There are nothing like caladiums to brighten up a shady landscape! Caladiums come in background shades of pink, red, green and white with similar color blotches and veins within the heart-shaped leaf. These South American beauties adapt well to both an organic matter rich landscape as well as to pot culture and can be purchased as started plants or tubers. Many cultivars are available within two distinct types - fancy and lance-leaf. The fancy variety have the usual heart-shaped leaves, while the lance-leaf types have narrow leaves on short stems on an overall compact plant. New cultivars are released on a regular basis through breeding programs. It would not be a Florida garden without some caladiums!
Let's start at the beginning with the tubers. Interestingly enough, caladium tubers are graded and come available in different sizes like eggs. While all size tubers are fine for landscape beds, generally, you want to choose a tuber size that fits the pot size if you are containerizing them. For example, one "mammoth" tuber (which is three and one half to four and one half inches in diameter) fits well in a six-inch pot. A "jumbo" tuber is two and one half to three and one half inches and is best started in a five-inch pot.
Caladiums need a soil mix that is high in water-holding organic matter such as peat. Drainage is also important with additions of sand or perlite. A sterile commercial mix good for caladiums should be available at any garden center. Proper soil moisture is very important because if caladiums are allowed to wilt, the plants may go dormant. Plant the tubers upright (you may notice some sprouts already formed on the tuber) with one to one and one-half inches of soil over the top of the tuber. Roots will form on the top and side of the tuber. While most caladiums thrive in either shade or partial shade, some cultivars even do well in full sun if proper water is provided. Also, plants grown in partial shade, for example, will develop deeper color than those in full shade. Feed caladiums a balanced liquid fertilizer as recommended on the package. After a nice summer of growth, if and when temperatures drop below 65 degrees F, caladiums will begin to go dormant. The foliage will die back and the tubers will over-winter in the pots with some protection provided by storing them in a garage. Those in the landscape are perfectly hardy and will over-winter on their own.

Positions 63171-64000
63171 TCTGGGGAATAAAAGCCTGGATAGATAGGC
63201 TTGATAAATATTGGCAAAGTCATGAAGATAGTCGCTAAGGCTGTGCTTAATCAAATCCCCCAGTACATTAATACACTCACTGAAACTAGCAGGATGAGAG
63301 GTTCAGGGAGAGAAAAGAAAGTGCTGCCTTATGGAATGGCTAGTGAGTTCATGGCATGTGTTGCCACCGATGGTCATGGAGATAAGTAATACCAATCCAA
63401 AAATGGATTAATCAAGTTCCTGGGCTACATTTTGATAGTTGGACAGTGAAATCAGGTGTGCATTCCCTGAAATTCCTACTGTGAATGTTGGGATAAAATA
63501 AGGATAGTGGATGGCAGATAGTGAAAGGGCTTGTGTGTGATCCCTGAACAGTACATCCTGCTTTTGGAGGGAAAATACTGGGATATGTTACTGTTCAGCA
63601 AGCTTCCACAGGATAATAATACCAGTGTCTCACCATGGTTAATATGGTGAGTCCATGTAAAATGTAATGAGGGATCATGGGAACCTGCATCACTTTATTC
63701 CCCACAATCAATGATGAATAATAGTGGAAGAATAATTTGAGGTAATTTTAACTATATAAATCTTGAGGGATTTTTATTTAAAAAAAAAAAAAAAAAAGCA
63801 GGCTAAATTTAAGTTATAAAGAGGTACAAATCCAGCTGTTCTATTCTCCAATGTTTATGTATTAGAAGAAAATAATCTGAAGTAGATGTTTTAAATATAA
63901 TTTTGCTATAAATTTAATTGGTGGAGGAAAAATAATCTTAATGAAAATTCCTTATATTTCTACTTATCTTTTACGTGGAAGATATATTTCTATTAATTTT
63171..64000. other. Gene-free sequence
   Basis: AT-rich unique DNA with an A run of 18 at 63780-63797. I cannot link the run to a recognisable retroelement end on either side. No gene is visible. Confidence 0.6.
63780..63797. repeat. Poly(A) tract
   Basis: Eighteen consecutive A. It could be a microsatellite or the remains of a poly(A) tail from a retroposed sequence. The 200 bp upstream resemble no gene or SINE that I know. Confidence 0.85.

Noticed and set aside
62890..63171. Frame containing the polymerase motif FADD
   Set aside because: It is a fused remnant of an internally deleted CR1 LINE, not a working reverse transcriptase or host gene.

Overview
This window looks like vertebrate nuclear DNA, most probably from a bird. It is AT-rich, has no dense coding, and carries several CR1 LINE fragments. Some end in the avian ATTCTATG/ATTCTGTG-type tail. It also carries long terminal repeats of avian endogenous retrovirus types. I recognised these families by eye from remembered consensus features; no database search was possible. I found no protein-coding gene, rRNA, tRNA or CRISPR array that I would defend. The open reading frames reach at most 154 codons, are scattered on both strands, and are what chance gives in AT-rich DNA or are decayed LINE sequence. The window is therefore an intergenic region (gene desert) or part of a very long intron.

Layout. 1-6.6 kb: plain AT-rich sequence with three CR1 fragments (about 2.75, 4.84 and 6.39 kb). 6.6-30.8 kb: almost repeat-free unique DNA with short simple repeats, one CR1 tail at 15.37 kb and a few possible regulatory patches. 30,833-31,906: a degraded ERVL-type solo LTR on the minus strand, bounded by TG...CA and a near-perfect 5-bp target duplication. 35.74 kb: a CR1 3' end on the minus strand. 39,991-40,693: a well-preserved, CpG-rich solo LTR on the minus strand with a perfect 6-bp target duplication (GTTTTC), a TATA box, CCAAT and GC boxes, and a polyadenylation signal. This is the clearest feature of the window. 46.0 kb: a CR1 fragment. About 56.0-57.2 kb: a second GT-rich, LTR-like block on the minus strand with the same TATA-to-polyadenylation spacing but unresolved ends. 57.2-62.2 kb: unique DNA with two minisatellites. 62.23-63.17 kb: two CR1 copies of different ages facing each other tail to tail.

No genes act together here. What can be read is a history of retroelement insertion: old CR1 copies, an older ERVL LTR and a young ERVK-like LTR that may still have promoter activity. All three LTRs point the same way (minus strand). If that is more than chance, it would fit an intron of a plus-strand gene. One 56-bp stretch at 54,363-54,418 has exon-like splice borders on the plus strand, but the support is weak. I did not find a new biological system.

Evans, M.R., Harbaugh, B.K. & Wilfret, G.J. (2006), Caladium As Potted and Landscape Plants, University of Florida Cooperative Extension Service, IFAS.
Gilman, E. F. (2014) Caladium xhortulanum Caladium. University of Florida Cooperative Extension Service, IFAS.
Christman, S. (2003) Caladium bicolor. Floridata.com, Tallahassee, FL.
Black, R.J. & Tjia, B. (2003) Caladiums for Florida. University of Florida Cooperative Extension Service, IFAS.